Source: The Boston Globe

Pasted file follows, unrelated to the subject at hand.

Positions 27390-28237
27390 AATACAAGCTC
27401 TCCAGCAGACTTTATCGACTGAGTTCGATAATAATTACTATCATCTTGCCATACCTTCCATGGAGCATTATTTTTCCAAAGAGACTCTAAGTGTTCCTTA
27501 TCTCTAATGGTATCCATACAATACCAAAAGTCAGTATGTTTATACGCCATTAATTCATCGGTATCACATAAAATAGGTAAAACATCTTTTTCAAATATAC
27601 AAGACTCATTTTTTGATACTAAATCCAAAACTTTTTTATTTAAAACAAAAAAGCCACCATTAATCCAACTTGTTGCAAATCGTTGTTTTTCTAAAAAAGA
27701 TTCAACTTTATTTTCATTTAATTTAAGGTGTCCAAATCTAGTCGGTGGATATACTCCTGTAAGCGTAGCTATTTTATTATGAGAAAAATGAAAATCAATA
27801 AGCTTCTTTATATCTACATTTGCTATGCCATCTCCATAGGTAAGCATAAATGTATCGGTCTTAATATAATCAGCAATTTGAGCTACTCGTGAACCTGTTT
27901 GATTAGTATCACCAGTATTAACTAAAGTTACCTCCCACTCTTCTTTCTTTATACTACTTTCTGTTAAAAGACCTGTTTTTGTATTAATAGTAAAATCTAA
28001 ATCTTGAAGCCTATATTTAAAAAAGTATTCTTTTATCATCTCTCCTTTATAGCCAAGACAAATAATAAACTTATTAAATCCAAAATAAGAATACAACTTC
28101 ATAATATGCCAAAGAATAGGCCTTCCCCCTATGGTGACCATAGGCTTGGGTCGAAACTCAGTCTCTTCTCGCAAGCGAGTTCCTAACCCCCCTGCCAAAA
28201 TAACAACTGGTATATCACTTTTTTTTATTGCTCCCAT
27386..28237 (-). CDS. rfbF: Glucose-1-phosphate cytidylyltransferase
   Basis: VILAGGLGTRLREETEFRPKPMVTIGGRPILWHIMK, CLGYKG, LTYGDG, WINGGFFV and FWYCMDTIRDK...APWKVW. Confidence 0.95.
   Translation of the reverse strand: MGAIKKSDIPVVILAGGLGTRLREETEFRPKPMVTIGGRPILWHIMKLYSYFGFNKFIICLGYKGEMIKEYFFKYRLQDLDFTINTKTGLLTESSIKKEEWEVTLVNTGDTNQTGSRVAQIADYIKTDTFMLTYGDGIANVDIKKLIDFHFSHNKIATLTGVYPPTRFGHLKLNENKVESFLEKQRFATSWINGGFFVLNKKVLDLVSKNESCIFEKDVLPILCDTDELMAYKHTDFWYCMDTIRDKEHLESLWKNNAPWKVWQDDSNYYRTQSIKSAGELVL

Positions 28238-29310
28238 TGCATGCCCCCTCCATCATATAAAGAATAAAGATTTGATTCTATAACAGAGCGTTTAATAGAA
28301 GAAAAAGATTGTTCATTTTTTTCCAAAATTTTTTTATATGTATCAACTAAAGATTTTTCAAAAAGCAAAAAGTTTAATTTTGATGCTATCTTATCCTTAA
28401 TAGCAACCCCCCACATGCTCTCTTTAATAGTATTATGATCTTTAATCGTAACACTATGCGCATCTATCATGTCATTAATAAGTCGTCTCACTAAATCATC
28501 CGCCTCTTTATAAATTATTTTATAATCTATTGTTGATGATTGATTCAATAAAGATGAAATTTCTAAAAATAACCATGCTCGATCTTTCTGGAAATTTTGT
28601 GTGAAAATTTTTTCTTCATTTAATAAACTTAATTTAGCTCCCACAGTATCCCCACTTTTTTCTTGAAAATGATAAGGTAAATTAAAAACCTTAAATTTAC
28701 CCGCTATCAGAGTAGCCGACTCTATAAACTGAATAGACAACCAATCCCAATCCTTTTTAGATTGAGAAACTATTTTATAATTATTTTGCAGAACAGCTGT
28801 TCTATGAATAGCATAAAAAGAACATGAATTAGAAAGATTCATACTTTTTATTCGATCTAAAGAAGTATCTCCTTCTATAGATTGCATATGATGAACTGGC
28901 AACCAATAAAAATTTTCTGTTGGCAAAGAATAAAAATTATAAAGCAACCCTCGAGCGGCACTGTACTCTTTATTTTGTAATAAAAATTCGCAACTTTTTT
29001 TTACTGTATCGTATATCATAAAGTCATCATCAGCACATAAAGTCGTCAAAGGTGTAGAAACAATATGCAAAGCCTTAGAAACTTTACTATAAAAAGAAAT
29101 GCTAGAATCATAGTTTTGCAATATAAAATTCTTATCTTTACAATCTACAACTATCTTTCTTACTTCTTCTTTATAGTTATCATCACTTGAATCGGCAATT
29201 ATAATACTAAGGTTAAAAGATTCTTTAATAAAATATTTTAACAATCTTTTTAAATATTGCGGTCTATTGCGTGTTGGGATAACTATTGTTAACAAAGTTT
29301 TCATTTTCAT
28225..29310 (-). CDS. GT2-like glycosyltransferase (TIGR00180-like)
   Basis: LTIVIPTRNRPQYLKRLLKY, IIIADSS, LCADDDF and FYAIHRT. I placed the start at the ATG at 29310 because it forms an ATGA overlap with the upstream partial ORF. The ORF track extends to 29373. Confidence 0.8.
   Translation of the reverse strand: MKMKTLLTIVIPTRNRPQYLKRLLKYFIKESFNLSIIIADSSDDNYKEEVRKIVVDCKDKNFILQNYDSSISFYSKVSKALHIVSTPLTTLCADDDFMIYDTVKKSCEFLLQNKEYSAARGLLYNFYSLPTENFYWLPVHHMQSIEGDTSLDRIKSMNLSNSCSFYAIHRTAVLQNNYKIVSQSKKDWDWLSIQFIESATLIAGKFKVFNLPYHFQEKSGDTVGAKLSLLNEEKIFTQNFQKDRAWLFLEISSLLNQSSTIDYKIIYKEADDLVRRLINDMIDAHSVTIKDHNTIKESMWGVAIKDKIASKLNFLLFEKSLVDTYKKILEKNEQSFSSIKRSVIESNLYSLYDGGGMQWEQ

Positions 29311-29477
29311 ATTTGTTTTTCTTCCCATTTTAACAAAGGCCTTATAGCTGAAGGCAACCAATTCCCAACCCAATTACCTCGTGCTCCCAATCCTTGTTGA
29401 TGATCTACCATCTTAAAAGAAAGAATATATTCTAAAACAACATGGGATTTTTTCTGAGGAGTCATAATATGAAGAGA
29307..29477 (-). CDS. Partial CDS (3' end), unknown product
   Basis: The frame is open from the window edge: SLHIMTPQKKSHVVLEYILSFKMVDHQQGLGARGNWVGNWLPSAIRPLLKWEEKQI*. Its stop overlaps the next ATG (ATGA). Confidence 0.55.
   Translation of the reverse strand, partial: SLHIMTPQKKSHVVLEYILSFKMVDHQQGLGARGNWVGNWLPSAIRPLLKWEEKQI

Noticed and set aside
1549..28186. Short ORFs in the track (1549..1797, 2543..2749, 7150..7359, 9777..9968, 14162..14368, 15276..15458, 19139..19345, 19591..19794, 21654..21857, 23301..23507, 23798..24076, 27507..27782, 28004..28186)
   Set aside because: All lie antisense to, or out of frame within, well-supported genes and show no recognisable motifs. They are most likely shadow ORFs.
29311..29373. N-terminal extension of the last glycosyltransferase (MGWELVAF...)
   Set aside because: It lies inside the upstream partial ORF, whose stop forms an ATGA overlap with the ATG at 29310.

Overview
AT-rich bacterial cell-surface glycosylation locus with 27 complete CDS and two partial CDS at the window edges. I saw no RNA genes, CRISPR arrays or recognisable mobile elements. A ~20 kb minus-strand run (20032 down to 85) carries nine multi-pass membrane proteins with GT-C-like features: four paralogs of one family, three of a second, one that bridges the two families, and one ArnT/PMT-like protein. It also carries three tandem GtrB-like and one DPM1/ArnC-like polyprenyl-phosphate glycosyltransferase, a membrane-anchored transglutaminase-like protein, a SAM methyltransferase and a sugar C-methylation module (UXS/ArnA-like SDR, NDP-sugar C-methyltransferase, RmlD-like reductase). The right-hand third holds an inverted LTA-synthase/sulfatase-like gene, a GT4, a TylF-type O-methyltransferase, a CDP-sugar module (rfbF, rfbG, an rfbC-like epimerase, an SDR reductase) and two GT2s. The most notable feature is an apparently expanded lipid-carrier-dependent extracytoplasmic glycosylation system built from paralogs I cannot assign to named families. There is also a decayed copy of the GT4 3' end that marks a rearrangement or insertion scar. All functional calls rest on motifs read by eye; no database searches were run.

On December 18, 2005 The Boston Globe reported, "Boston's new Mosque and Cultural Center was meant to be a beacon of tolerance, a symbol of understanding between Muslims and non-Muslims. Instead, the unfinished red-brick shell at Roxbury Crossing has become just the opposite. Conceived before the terrorist attacks of Sept. 11, 2001 and blessed by the city, the mosque has been beset by challenges. A Mission Hill man is suing the city, alleging that the land deal that got the project underway was unfair. Others have accused officials of the Cambridge-based Islamic Society of Boston, which is building the mosque, of sympathizing with Islamic extremists. The accusations have battered the project. Donations have slowed to a trickle and Islamic society officials blame the allegations of extremism, which they have vehemently denied, for deterring benefactors. The funding difficulties have all but halted construction and forced the society to seek bank loans to complete the project, a step they had long hoped to avoid, given Islam's prohibition on charging and paying interest. However, those loans were denied, society officials said... With each month of delay, construction costs have risen, swelling the budget for the project from an original estimate of $22 million to around $24.5 million, and putting the new mosque's first day of prayers further from reach."